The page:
New app from Raleigh-based developer helps athletes better use NIL

Josh Chapin Image
Tuesday, September 13, 2022
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A new app created by a Raleigh-based developer is attracting some of the biggest college athletes in the country.

RALEIGH, N.C. (WTVD) -- A new app created by a Raleigh-based developer is attracting some of the biggest college athletes in the country.

It is also attracting dollars for those athletes under Name, Image and Likeness or NIL, which, in its first year, has earned college athletes more than $917 million in payments.

"I love creating content and sharing my story and posting on social media so that's something that is unique to me," said Emily Cole, a senior at Duke University who's on the cross country team.

She's an ambassador for Booster Athletes, the crowdfunding app.

Athletes like Cole or NC State quarterback Devin Leary share behind-the-scenes videos or photographs with fans. In exchange, fans can subscribe to and "boost" athletes.

The app is free to download and some of the basic content is free but to get more content, it's $9.99/month or $99.99/year.

Booster takes a 20% cut.

"It has a similar feel to TikTok and that's what the kids told us," said Jeffrey Clark, the founder and CEO of Booster. "They wanted a user interface they were familiar with."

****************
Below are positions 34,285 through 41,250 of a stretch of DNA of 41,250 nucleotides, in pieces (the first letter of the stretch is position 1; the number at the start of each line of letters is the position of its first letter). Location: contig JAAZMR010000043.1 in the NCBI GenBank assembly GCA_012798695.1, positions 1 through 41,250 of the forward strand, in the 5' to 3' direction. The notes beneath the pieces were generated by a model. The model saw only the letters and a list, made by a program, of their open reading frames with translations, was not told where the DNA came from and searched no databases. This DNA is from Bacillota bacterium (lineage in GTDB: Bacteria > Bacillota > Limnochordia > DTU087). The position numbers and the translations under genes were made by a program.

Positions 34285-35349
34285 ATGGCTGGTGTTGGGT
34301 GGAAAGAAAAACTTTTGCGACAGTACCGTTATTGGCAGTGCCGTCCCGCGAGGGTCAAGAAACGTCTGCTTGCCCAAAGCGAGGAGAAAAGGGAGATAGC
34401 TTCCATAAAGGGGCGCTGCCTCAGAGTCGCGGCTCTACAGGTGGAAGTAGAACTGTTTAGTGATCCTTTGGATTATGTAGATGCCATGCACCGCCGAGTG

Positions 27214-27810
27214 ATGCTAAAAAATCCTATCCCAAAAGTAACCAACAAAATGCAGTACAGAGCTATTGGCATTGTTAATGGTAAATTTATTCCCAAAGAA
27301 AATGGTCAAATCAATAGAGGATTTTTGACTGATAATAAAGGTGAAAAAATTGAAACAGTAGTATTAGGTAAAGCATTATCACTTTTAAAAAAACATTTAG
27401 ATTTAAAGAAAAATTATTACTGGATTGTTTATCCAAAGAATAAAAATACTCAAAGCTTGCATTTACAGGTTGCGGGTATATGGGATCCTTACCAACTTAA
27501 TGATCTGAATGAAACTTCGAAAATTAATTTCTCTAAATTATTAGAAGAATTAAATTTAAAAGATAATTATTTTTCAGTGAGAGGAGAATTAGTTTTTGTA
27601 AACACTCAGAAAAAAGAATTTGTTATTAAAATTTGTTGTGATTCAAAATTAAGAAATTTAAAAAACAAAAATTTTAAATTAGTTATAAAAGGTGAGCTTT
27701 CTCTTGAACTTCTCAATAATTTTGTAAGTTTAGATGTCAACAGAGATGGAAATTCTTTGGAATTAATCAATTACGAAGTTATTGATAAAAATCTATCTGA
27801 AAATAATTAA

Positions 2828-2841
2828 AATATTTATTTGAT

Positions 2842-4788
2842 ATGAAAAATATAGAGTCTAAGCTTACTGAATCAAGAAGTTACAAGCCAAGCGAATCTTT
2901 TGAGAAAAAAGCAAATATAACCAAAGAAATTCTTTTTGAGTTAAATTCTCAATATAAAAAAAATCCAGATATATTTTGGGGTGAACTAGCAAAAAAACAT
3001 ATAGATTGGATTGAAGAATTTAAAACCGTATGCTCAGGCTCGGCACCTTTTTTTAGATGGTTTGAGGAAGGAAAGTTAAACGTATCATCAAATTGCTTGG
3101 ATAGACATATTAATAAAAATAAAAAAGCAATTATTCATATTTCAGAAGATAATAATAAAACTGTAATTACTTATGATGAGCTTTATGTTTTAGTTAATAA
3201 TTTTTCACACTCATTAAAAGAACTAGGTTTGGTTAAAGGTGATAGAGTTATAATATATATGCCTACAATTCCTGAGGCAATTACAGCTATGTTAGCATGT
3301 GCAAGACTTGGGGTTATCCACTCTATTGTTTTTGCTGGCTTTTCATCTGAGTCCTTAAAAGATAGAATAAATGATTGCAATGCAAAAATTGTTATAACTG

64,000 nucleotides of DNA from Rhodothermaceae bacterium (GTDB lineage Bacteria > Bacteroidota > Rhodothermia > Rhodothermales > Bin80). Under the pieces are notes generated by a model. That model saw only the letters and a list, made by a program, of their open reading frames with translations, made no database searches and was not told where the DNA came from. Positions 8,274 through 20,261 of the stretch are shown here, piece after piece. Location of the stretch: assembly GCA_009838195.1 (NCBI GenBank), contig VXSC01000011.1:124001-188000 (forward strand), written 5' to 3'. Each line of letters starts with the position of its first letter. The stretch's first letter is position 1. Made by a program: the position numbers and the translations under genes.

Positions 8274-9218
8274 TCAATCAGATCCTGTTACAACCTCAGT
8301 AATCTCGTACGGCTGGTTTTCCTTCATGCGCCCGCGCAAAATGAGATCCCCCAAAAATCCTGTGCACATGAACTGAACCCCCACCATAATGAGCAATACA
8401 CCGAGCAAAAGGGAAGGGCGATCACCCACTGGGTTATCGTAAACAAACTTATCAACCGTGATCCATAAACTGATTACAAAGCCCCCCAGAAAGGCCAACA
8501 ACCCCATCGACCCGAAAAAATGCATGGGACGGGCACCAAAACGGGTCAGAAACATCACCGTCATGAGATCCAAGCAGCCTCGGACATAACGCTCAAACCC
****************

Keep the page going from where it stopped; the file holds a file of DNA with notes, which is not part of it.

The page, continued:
Clark said he believes NIL is just an industry that hasn't developed enough yet and it's not the "Wild, Wild West."

"We believe every college student-athlete can build a recurring income stream if they are given the right technology," Clark said.

Clark said the athletes still have traditional social media channels but feel more comfortable posting to Booster.

He said 1,000 athletes have signed on in the last 30 days from 50 universities and 20 different sports.

Cole has landed more than 20 deals since NIL started and has made in the "six figures" as a result.

"I had no idea that my life would be what it is now," Cole said. "It's been a very interesting intro back into school this year."

Cole was an ACC silver medalist for the 3000m steeplechase and has a dream of being in the Olympics while she focuses on writing a book.

"As far as female athletics and Olympic sports go, we could use more representation," she said. "I can kind of break that barrier and try and bring more people into it. It's allowing me to build this platform and brand and I'll be able to build off of that and use it for the rest of my life."